Kitchen is on the Uphill Slide

Tags

, , , , , , , ,

The Kitchen Remodel has turned the corner. It’s beginning to look like like a real kitchen.  Or, as my brother says, ‘the taking out is over and now you’re putting things in.’  Good way to look at it.

So where are we?

  • Design Complete, Appliances Ordered, Cabinets Ordered: CHECK
  • Cabinets and appliances removed: CHECK
  • Asbestos Abatement: CHECK

Asbestos Work Begins

  • Fixtures and cabinet handles ordered: CHECK
  • Backsplash ordered: CHECK
  • Granite Ordered: CHECK

IMG_4712

  • City Permit in Place: CHECK
  • Dumpster arrives (just in time to put all of the tree damage from the Mother’s Day snow storm): CHECK
  • Structural walls and ceiling removed:  CHECK

IMG_4714 IMG_4721

  • Plumbing moves and changes completed: CHECK

IMG_4867

  • Electrical moves and changes completed: CHECK

IMG_4866

  • City Inspection: CHECK and PASSED WITH FLYING COLORS
  • Cabinets delivered: CHECK
  • Drywall installed: CHECK
  • Tape, Mud and Texture completed: CHECK
  • Wood Floor Patches: CHECK

IMG_5033

  • Downstairs Doors Installed: CHECK
  • Cabinets Installed (except for a couple of pieces to be replaced): CHECK

IMG_5090

  • Counter top Template:  CHECK

AND YET TO COMPLETE:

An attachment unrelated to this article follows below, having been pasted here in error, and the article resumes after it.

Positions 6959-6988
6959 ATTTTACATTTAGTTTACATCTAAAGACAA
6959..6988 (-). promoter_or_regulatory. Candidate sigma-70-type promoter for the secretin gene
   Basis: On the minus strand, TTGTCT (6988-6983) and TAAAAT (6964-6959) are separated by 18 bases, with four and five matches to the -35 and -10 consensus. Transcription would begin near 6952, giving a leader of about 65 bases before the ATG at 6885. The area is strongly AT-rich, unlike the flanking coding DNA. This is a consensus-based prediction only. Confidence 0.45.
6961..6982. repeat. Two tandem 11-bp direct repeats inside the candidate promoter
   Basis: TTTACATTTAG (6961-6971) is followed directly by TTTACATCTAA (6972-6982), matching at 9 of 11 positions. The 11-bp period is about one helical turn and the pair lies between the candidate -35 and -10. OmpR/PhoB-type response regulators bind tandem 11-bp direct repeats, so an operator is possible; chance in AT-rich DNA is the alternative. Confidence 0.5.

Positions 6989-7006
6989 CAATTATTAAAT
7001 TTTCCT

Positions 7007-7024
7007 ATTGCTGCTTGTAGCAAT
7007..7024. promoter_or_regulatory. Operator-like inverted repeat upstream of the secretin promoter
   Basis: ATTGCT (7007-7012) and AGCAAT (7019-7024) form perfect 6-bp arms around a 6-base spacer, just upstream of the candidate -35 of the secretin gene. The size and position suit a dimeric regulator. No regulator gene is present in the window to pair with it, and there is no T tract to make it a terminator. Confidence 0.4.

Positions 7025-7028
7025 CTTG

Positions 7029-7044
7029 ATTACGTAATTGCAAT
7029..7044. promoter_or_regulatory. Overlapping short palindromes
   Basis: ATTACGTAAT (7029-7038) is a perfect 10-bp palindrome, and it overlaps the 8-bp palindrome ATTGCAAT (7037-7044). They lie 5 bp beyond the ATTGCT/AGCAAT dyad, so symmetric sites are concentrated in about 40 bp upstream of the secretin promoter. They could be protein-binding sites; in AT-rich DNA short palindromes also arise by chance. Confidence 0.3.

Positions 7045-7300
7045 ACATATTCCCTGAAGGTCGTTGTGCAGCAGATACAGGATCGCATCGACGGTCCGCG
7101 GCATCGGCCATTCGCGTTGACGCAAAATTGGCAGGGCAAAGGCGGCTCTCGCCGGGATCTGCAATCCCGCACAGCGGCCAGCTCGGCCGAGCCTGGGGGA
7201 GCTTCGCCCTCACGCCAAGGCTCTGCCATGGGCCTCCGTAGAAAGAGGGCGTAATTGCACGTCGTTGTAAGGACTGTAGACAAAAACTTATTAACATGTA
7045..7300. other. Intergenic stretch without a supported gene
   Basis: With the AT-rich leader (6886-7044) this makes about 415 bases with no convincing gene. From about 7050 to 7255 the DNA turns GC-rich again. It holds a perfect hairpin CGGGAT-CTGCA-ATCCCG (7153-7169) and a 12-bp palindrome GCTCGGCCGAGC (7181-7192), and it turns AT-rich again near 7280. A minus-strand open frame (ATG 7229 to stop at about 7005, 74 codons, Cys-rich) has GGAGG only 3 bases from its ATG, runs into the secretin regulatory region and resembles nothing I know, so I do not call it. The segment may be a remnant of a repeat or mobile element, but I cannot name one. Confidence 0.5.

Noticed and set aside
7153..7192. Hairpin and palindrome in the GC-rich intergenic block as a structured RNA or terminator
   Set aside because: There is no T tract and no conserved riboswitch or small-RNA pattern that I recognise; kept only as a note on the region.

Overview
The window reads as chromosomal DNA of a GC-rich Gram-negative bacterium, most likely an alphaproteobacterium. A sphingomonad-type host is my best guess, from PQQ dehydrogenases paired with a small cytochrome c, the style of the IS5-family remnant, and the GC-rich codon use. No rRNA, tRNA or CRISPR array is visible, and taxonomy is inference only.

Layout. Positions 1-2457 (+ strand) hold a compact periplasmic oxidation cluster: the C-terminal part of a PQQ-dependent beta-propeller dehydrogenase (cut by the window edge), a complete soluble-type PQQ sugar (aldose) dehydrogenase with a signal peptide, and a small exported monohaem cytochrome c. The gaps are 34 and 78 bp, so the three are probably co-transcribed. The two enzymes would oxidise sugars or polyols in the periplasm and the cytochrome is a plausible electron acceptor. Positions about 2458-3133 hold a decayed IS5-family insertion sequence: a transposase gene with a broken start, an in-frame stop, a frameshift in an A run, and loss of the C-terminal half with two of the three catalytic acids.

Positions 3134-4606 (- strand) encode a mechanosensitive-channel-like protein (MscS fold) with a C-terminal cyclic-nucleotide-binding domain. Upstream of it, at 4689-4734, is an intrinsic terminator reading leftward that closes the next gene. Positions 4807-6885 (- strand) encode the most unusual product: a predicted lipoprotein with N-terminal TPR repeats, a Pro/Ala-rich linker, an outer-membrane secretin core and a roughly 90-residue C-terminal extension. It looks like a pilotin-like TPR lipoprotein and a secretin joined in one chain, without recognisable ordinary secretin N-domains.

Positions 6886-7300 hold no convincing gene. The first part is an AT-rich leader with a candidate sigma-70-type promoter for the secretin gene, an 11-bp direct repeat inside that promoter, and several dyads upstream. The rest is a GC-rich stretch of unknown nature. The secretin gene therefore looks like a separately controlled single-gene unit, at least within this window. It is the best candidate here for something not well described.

• Appliances Installed:
  • Lighting and Plumbing Installs Completed:
  • Final Wood Trim and Crown Molding Installed:
  • Countertop Installed:
  • Backsplash Installed:
  • Wood floor refinished:
  • Painting:
  • Dogs go into depression with all of their new friends gone:
  • Move furniture back into the house:
  • Glass of Wine and a big sigh of relief: CAN’T COME SOON ENOUGH

Once all of the work is done, I will post the before and after shots.  Stay tuned!

 

 

 

 

Kitchen Remodel, here we go…no…wait!

Tags

, , , , , , , , ,

People have told me for years that a remodel project will always take longer than you expect because of unforeseen issues. Got that right!

KEEP CALM AND REMODEL THE KITCHEN

I’m not big on snap decisions so I was torn on whether to take down the wall between the formal dining room (used once or twice a year) and the kitchen. Should I pop the dropped ceiling in the kitchen? Was it worth the time and investment?